But she wasn’t fragile—she was a woman: She only seemed so. Though her body might look like a faggot of twigs, snap-breakable at the hint of pressure, there was an impossible distance in her eyes that turned her very being into an optical illusion: The closer you were to her, the farther away she appeared, like a hard and chiseled statue that is so perfect it seems animate from afar.
That hardness, that distance was what had attracted Russell to her. There used to be a soft center there. But now, for Russell, she was all hard as stone.
“Transportation’s all set,” he said with the self-conscious eagerness of a teenager. “What about gear?” he asked a little too quickly, wincing at his words.
“God you’re annoying,” said Ljubica a little more sharply than she’d meant to, her deep, smoky voice lashing out like a lazy whip through the air between them. “You saw me get the gear. You saw me stow it. We were there together.”
“I didn’t mean it that way,” said Russell. “I meant—Let’s just drop it,” he said.
Ljubica said nothing as she stared down the tunnel of the platform, her straight blackish brown hair coming over her face like a curtain.
Russell looked at her, feeling as if a spot on his brain had been scraped raw. Like the other members of the work-group Acrobat, they had been on the run for the last four days, ever since Nicholas Denton, their boss at CIA, had blown them out of the water.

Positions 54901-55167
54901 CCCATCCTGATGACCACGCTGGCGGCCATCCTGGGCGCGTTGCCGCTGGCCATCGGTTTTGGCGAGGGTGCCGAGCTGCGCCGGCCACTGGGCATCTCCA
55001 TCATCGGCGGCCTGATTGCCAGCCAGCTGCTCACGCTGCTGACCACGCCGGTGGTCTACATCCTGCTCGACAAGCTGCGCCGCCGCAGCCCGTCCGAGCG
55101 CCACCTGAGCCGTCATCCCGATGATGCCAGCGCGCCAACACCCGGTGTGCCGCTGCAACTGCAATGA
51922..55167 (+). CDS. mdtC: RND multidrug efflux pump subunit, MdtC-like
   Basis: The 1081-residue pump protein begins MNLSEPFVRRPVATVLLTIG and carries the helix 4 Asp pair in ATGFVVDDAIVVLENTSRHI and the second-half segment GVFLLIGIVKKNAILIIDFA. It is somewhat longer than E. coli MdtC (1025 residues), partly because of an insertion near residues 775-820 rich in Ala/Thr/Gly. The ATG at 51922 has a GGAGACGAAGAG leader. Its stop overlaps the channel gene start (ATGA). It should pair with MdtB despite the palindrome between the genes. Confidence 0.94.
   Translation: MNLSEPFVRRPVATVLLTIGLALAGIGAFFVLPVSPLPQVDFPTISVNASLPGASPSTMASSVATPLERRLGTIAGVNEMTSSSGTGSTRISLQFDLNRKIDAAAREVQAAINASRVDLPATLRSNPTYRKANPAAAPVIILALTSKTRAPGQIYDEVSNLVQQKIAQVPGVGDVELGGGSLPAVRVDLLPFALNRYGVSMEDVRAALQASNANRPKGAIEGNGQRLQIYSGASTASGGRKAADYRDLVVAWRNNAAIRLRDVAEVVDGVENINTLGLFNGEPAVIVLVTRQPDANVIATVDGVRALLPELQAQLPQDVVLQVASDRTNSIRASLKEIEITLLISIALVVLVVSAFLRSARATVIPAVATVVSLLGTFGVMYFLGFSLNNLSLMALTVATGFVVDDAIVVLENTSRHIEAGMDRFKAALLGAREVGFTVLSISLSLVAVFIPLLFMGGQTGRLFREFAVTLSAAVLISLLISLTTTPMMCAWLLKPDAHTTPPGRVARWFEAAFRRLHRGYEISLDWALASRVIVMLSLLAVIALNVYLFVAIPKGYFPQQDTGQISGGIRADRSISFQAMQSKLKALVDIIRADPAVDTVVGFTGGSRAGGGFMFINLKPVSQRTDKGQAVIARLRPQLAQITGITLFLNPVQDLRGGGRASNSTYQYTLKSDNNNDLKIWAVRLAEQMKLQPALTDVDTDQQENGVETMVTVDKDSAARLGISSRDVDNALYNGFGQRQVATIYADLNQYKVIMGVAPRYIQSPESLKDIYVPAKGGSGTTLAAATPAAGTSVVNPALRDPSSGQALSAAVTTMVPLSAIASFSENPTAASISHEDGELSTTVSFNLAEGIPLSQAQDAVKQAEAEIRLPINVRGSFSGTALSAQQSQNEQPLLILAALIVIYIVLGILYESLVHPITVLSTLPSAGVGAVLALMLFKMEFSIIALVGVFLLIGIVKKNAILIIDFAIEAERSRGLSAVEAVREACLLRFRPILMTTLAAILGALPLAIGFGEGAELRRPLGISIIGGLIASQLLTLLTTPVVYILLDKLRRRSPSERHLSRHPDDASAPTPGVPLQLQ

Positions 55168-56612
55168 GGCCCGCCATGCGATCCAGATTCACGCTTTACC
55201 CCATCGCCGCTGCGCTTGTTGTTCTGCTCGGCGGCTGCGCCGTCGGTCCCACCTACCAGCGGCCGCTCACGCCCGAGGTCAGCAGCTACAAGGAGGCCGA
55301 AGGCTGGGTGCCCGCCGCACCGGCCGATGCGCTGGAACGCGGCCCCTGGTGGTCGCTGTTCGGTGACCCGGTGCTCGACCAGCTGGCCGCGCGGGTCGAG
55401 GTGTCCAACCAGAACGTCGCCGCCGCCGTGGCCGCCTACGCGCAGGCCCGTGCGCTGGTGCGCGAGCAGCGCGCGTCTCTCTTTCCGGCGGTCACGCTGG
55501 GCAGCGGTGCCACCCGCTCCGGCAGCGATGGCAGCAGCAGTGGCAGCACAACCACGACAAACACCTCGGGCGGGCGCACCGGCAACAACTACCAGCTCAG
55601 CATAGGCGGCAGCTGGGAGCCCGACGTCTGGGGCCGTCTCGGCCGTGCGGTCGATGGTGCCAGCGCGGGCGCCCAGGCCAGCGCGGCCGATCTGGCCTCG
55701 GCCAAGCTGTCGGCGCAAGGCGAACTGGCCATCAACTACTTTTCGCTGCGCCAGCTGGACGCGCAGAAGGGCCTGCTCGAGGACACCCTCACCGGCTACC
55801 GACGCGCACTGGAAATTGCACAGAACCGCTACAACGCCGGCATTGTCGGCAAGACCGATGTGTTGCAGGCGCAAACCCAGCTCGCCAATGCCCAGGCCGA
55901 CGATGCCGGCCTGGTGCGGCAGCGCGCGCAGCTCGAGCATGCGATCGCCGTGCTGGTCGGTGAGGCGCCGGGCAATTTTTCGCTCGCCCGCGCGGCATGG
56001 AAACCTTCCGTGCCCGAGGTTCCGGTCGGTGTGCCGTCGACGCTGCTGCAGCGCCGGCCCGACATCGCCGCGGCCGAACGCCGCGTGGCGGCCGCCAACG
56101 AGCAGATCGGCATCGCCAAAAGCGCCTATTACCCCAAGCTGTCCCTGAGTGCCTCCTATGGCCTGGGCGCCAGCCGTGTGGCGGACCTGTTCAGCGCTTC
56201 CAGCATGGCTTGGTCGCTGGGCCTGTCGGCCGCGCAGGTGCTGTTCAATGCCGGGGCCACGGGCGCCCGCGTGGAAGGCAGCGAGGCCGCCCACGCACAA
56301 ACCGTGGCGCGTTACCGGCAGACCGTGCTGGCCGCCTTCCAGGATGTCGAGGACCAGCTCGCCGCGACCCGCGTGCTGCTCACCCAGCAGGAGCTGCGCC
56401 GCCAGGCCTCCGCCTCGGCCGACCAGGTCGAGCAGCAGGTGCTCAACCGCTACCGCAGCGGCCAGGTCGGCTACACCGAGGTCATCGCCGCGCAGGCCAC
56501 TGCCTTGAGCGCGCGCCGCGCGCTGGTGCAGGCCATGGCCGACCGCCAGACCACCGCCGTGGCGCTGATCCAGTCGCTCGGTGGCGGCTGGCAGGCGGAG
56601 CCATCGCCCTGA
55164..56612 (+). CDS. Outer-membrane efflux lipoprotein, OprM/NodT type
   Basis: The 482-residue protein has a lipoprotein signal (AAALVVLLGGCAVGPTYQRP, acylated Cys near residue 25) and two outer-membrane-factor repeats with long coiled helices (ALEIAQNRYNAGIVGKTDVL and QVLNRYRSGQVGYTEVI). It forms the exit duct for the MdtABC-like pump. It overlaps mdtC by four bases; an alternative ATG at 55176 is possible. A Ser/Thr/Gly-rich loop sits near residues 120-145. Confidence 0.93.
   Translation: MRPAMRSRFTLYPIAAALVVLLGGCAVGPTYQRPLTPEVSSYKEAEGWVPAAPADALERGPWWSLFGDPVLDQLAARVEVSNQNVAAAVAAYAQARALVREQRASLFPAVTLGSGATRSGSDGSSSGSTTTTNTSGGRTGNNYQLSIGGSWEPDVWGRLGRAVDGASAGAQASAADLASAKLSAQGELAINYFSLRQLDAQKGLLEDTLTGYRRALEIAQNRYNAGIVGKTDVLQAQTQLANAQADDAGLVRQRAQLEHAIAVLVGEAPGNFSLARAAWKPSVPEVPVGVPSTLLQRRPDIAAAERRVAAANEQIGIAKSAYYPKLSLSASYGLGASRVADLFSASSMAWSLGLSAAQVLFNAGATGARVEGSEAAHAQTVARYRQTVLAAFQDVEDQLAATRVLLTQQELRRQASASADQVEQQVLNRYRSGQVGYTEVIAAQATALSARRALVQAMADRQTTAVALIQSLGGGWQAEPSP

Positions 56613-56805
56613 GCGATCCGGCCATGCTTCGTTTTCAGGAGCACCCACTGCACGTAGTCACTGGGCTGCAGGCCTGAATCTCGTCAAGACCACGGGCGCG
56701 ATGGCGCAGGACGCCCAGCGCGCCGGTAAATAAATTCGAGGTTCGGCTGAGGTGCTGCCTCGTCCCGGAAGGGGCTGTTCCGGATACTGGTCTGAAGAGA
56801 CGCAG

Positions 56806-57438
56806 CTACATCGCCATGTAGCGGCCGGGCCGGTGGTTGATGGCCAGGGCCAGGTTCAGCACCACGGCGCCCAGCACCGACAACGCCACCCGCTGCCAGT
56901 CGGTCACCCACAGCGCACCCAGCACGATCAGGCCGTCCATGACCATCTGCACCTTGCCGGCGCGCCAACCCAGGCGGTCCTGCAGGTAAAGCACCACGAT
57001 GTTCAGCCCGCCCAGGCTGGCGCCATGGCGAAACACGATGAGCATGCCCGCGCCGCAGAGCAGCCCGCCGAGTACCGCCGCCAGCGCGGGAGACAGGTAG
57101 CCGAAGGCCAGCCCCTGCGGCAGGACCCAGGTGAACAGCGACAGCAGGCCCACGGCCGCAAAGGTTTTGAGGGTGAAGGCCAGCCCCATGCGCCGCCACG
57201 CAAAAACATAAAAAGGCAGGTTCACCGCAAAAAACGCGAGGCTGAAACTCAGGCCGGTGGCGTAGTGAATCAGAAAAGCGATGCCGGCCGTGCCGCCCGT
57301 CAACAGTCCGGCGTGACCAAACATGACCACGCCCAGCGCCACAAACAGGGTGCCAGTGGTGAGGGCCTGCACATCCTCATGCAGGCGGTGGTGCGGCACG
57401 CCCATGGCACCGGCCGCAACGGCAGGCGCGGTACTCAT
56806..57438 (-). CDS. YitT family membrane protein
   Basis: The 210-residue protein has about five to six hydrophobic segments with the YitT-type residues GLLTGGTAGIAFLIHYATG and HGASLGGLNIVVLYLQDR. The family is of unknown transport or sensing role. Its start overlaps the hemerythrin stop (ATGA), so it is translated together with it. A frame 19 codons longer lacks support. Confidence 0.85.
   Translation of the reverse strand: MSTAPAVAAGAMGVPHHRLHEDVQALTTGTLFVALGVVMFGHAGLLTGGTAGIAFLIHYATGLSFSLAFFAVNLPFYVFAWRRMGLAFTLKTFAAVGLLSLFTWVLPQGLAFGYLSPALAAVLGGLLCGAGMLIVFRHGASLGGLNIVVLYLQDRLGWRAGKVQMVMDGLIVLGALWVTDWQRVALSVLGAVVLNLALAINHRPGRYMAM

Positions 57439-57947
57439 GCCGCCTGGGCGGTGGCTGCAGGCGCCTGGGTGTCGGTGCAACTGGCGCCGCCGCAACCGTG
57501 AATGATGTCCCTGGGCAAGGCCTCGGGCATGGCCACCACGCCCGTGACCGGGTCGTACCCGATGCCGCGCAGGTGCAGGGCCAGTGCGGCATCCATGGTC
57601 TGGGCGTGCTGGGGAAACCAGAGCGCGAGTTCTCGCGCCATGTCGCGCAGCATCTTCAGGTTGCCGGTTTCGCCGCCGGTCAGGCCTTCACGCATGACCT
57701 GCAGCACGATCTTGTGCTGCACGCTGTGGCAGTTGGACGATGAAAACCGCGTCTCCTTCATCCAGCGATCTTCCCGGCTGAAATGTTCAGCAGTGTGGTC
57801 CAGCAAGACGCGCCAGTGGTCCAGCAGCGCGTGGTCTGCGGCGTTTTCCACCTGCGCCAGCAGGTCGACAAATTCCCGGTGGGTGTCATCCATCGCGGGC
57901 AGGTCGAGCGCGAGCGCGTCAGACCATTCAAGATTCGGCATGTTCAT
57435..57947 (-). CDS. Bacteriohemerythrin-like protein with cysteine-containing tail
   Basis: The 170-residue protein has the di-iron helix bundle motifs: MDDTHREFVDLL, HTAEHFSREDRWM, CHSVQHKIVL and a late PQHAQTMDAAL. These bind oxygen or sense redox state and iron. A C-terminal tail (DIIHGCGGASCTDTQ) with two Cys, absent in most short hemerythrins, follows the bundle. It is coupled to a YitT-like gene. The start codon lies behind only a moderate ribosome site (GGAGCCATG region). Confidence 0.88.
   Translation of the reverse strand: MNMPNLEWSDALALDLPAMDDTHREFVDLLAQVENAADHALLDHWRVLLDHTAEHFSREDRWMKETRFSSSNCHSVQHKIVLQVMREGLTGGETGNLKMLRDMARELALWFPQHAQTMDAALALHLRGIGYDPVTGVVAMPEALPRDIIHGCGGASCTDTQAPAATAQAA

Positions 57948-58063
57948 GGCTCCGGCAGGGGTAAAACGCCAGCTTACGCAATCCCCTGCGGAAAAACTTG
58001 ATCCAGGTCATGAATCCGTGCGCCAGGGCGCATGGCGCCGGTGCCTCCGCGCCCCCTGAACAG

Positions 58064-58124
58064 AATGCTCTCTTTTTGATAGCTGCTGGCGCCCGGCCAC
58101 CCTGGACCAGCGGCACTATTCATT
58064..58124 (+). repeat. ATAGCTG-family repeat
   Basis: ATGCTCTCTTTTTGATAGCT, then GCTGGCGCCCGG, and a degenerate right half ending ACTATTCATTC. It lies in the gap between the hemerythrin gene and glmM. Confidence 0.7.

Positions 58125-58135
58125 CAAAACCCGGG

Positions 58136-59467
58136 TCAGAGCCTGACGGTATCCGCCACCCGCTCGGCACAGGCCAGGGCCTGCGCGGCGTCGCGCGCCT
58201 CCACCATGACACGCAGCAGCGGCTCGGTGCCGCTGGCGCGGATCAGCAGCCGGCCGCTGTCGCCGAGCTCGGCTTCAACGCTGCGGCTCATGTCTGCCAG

But unlike the others, Russell and Ljubica had been together during that whole time. And it had taken a toll.
Russell took a breath, as if about to say something more, then thought better of it, the right side of his face flinching as he turned away and stayed silent.
Ljubica turned to Russell. For a fraction of a second, her face seemed to collapse in upon itself. She looked as if she was going to cry. Then she looked away.
Monika, hiding in Duncan’s arms, saw the whole thing with one eye. Still staring at them, she said, “Russ and Yuvi are at it again.”
“Mmm,” said Duncan, without looking at them, kissing Monika’s hair as he looked around, as if to tell her that that would never happen to them.
Monika continued to stare. God help her, a flash of satisfied glee zipped through her body: Glee that it was them—and not her and Duncan—who were busily chopping and hacking away at the love between them.